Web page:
Ads Google

1 in 6 Canadians keeps financial secrets from their partner

by Steve Randall on 06 Feb 2020

Millions of Canadians could be facing future financial challenges due to secrets kept by their partners.

Financial infidelity has been identified in 1 in 6 respondents to a survey by rates.ca and that means hidden debt, poor credit scores, or spending are prolific.

Among younger Canadian adults, 30% admit financial infidelity and the report warns this could cause issues later on.

"Hiding a poor credit score or a large sum of debt can have consequences in the future. Especially for partners buying their first home or financing a car. Being transparent and taking the right steps to manage debt or correct poor credit can prevent disappointment and further financial woes," said Sara Kesheh, Vice President, Money, Rates.ca.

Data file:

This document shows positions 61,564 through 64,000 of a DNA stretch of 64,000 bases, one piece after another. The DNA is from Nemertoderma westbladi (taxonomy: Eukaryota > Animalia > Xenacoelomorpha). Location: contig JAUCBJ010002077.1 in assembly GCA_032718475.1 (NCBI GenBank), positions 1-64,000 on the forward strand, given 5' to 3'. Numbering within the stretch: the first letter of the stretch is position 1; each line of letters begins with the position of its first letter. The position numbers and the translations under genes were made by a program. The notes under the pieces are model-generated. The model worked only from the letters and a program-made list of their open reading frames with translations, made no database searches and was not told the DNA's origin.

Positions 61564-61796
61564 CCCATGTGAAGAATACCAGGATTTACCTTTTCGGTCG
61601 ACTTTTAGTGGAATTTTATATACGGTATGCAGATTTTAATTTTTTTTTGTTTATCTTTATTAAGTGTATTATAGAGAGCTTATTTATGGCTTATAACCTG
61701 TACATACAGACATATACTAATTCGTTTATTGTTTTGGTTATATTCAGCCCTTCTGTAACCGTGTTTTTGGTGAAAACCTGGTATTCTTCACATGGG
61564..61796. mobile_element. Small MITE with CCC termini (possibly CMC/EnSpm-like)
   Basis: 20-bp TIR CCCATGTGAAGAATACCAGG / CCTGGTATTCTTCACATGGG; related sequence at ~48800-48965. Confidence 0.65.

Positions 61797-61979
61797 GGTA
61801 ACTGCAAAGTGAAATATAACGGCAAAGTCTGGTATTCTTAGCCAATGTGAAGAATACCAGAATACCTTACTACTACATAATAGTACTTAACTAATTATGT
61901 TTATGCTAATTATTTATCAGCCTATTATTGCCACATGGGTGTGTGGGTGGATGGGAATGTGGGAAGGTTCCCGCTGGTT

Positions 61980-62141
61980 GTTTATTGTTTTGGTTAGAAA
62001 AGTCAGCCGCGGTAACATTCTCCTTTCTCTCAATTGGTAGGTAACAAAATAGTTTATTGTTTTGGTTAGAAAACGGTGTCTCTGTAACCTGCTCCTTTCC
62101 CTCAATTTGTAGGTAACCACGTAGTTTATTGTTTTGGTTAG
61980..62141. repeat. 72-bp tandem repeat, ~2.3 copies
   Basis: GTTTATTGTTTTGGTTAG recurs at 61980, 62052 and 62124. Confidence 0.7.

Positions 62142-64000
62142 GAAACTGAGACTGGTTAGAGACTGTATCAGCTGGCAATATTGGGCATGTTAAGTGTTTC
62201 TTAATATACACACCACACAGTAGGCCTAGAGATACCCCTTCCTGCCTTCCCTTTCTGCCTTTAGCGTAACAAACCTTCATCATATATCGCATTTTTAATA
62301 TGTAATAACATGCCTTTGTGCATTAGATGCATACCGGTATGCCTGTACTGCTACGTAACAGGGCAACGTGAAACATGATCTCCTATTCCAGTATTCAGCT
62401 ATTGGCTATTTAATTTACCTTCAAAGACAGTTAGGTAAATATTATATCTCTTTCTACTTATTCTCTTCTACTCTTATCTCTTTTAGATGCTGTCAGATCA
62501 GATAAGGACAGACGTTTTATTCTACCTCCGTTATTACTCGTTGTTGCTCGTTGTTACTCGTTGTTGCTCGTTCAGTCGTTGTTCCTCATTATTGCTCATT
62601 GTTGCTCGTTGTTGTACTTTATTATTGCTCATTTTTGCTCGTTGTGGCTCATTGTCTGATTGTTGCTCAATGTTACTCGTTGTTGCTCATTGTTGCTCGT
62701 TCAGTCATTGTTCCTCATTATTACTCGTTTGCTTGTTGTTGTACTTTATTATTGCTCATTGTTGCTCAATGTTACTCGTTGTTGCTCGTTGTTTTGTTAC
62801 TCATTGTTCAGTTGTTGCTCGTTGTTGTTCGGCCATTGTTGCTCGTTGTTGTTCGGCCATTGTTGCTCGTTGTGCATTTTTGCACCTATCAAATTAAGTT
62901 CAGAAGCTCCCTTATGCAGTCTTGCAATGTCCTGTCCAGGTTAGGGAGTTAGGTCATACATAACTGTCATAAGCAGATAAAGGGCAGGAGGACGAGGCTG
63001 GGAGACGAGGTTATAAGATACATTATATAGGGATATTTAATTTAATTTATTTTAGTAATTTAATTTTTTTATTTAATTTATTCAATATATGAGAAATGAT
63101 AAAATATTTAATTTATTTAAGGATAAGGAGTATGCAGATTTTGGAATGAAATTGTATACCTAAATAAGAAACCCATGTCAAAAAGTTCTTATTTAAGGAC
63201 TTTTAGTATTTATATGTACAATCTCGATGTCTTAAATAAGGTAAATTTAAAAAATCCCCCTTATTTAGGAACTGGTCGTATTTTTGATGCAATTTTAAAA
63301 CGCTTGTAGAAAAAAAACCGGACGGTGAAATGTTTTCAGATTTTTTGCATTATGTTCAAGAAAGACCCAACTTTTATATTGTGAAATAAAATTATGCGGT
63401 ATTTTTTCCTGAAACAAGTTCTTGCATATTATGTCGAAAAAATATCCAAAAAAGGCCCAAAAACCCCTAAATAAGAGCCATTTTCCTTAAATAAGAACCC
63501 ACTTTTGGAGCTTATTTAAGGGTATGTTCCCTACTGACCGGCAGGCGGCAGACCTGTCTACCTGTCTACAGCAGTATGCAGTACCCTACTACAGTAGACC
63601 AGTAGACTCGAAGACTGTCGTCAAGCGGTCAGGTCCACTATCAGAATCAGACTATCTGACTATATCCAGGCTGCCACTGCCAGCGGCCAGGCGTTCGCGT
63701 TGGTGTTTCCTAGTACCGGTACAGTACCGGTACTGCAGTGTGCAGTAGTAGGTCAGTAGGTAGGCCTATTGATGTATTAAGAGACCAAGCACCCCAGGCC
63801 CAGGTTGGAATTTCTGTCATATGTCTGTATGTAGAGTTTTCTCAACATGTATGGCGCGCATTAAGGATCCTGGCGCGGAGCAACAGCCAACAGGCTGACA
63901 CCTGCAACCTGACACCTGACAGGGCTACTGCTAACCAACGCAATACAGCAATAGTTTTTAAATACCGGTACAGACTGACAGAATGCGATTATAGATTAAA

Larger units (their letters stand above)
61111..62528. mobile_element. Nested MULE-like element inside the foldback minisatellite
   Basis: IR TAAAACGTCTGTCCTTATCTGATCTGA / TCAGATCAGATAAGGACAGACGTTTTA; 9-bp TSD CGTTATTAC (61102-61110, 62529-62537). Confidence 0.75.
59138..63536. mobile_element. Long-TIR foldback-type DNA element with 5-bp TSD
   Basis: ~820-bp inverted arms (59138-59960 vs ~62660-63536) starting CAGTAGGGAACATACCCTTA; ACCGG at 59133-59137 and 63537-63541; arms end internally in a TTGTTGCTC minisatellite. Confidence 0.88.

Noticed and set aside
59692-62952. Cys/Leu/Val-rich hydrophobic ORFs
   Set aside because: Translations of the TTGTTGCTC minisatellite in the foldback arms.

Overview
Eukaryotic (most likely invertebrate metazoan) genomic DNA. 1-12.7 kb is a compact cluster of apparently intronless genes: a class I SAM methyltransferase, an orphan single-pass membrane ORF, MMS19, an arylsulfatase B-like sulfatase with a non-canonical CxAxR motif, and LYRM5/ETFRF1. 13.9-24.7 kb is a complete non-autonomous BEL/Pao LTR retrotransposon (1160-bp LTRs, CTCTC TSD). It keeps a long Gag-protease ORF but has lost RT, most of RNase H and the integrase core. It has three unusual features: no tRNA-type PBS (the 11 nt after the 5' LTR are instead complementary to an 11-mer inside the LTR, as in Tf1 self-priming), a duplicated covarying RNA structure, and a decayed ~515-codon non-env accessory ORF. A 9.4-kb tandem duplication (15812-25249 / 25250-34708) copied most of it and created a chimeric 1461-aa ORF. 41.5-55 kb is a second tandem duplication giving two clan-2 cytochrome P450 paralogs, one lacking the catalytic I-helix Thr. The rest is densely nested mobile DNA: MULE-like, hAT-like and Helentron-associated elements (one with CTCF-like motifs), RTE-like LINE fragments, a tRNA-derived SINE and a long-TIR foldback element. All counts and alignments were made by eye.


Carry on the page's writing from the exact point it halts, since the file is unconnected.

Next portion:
Three in ten (31%) Canadians are hiding purchases they make from their significant other. Almost one-third are concealing their poor credit score, 21% have hidden cash, 14% have hidden bank accounts, and 10% have a secret line of credit or a long-term loan.

Of those in a relationship, 47% say the value of their financial secret is at least $1,000.

Married or separated couples are more likely to have financial secrets below $1,000, at 46% and 53% respectively.



Post a Comment



Most Trending News

Why new housing development is exploding in Calgary
News

The Canada Mortgage and Housing Corporation's biannual Housing Supply Report highlighted Calgary as the Canadian city with the highest percentage growth of housing starts in 2021.

Read More
Ending exclusionary zoning would boost the housing supply
News

Roughly 70 per cent of Toronto is zoned for detached houses only, which restricts the number of units that can be built.

Read More
Bank of Canada raises interest rate to 1.5%, and what it means for your mortgage
News

This week, the Bank of Canada announced an increase to their policy interest rate of 50 basis points, amounting to a total of 1.50%. That means interest rates are now six times higher than they were at the start of the year.

Read More